City swaps hands-on work for education

Volunteers will learn about ecology and backyard plant life.
Monday, February 26, 2007 | 12:00 a.m. CST; updated 9:45 p.m. CDT, Thursday, July 10, 2008

The city parks department is integrating community service and the outdoors in a program designed to get volunteers looking at bugs, handling plants and wading into murky waters.

The Columbia Aquatic Restoration Project, or CARP, is signing up volunteers willing to contribute 18 hours of service on projects in city parks in return for free classes taught by local experts on aquatic plant management, pond and lake ecology, rain gardens and aquatic insects.

The classes will be held in the evening on March 5, 12 and 19 and include hands-on labs.

“All of the information in the classes can be applied to the aquatic restoration projects in the parks as well as in the backyards of volunteers with regards to rain gardens, ponds and insect life,” Brett O’Brien, natural resources supervisor, said.

The city Office of Volunteer Service and the Public Works Department’s Stormwater Outreach Program are also involved. CARP is based on the model of the TreeKeepers forestry restoration and volunteer program, which has logged 8,200 hours of service with its 200 trained volunteers.

The success of TreeKeepers inspired O’Brien to think about other projects that would let volunteers help the Parks Department and translate into skills they could apply to their neighborhoods and backyards.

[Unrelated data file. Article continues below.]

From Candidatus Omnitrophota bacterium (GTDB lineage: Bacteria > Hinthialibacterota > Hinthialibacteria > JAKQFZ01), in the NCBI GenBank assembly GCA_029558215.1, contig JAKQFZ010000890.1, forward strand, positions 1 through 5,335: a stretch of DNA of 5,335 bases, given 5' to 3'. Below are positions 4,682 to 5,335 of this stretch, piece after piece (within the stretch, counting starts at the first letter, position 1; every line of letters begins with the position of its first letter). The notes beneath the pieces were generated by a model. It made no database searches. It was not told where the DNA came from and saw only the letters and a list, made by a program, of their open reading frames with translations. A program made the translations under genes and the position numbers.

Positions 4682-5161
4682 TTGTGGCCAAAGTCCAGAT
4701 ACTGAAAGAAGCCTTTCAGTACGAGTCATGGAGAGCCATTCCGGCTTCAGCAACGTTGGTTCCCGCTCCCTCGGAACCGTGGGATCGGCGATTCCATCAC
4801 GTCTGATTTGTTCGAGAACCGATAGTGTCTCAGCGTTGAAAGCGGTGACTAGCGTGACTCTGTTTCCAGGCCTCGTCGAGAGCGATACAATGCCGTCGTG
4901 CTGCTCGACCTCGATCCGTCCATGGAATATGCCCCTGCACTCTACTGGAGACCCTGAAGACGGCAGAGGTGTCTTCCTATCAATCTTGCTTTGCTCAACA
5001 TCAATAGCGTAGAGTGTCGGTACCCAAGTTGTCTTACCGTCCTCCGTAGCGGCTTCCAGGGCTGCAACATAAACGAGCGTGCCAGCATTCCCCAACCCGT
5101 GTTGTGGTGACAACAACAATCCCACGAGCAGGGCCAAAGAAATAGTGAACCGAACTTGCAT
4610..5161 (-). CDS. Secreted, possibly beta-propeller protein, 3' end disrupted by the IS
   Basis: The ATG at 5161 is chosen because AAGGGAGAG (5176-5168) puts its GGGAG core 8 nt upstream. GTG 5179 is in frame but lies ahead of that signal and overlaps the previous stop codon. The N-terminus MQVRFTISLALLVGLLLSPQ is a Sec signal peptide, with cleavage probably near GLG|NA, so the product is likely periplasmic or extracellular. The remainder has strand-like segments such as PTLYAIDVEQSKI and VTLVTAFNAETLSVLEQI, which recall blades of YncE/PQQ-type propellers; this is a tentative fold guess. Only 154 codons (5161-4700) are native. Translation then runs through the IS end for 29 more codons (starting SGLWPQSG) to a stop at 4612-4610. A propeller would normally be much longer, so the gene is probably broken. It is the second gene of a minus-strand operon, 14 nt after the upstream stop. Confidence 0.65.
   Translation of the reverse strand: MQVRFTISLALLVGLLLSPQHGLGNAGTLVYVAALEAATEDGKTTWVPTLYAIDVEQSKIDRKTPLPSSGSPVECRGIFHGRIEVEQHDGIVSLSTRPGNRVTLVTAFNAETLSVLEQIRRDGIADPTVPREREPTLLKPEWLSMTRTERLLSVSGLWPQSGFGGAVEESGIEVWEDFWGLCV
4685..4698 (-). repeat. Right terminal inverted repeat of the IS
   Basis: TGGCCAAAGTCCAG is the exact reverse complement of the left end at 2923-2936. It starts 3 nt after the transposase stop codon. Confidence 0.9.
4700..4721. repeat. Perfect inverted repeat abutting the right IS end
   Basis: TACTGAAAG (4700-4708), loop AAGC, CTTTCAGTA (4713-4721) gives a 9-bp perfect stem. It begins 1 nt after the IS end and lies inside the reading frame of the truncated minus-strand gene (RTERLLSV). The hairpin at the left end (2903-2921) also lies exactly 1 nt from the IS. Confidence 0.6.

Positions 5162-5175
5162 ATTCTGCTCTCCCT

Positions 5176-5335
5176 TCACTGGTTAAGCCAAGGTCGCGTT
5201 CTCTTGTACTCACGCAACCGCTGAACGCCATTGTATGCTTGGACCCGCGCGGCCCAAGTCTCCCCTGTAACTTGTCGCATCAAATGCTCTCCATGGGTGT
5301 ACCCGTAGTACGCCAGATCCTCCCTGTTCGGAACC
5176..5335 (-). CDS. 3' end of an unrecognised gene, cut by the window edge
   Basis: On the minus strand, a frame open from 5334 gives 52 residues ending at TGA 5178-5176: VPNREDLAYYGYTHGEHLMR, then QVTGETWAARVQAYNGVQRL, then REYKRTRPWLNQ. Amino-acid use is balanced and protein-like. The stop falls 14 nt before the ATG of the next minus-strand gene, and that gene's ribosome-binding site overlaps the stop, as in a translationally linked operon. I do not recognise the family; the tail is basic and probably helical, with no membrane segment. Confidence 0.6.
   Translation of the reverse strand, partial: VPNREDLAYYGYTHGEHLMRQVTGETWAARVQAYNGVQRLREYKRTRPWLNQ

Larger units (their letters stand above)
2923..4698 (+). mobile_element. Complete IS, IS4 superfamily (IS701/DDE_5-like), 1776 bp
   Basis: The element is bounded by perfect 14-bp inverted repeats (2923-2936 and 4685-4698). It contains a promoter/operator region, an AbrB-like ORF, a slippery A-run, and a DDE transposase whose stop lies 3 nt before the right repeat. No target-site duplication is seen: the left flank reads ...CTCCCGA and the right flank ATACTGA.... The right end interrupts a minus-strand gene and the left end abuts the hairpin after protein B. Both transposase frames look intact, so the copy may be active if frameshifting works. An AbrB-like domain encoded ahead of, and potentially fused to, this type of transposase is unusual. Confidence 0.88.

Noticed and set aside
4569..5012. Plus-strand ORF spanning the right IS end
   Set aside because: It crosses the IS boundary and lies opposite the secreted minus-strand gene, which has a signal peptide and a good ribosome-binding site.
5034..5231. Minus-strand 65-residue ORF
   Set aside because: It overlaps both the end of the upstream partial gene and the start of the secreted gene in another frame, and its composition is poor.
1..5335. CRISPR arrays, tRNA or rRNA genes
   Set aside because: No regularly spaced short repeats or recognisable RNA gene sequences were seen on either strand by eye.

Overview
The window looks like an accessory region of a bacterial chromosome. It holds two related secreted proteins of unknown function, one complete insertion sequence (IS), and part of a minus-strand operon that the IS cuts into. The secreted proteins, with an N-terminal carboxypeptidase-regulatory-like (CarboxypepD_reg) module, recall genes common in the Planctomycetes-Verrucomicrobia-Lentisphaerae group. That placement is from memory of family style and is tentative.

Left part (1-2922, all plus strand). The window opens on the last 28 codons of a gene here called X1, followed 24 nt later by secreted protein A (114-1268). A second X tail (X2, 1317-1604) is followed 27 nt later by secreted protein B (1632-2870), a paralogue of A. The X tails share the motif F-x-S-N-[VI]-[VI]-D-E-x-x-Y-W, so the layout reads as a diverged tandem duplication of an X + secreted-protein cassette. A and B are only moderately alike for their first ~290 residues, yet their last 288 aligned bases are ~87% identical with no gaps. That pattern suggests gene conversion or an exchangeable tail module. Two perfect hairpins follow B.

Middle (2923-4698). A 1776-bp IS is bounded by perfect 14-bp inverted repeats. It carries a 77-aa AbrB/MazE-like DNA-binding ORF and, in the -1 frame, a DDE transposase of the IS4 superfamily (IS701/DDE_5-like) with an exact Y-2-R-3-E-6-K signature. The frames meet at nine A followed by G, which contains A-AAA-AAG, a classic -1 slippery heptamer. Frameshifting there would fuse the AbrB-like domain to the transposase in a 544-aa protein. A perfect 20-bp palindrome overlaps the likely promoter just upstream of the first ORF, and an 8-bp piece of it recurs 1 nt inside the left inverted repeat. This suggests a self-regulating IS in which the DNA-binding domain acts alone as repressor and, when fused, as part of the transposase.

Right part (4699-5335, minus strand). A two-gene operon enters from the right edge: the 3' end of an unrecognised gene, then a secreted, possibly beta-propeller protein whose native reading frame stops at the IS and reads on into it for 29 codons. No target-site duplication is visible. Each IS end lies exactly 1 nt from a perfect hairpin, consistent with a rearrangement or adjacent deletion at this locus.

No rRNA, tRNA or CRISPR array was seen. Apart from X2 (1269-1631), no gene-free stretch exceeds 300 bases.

“The goal is to get people connected and interested in the park system and taking care of green infrastructure,” O’Brien said. “We want to get people making connections between the park environment and their collective human impact.”

Columbia parks are part of the larger local ecosystem, and some of the ecological problems in the parks are affected by conditions in surrounding neighborhoods, like the planting of invasive species and using lawn fertilizer.

Stormwater educator Mona Menezes, who regularly teaches about the dynamics of runoff, will be tailoring her curriculum to address aquatic restoration for a CARP class.

“When we make changes to our landscape and build structures and add asphalt to areas that used to be grassland, it increases the amount of runoff and the things that are on that surface,” Menezes said. “Things coming out of our cars like oil, anti-freeze and gasoline flow into the storm drains and into our creeks.”

One of the first projects for CARP volunteers will be planting yellow flag and copper iris in the bottom of Flat Branch creek. Flat Branch is the final destination for most of the storm drains from downtown and the runoff around Providence Road and Broadway.

As the iris become established, they will prevent erosion by slowing the flow of water and allowing silt and cinders to settle out before heading to more ecologically sensitive areas downstream. This iris will also add yellow and golden hues from June to August.

In addition to the Flat Branch project, volunteers will be working at Stephens Lake, weeding out invasive species such as water primrose that crowd that surface of the water and make boating and fishing difficult.

CARP has been a cooperative effort with the parks department providing the tools and the plants and volunteer services providing the logistics.

”The turnout has been about what we expected, with 10 people registered so far, but I expect more interest before classes start next week,” Volunteer

Services coordinator Leigh Nutter said. Organizers have an eye toward continuing to offer the training.

Registration forms can be downloaded from the city’s web site at

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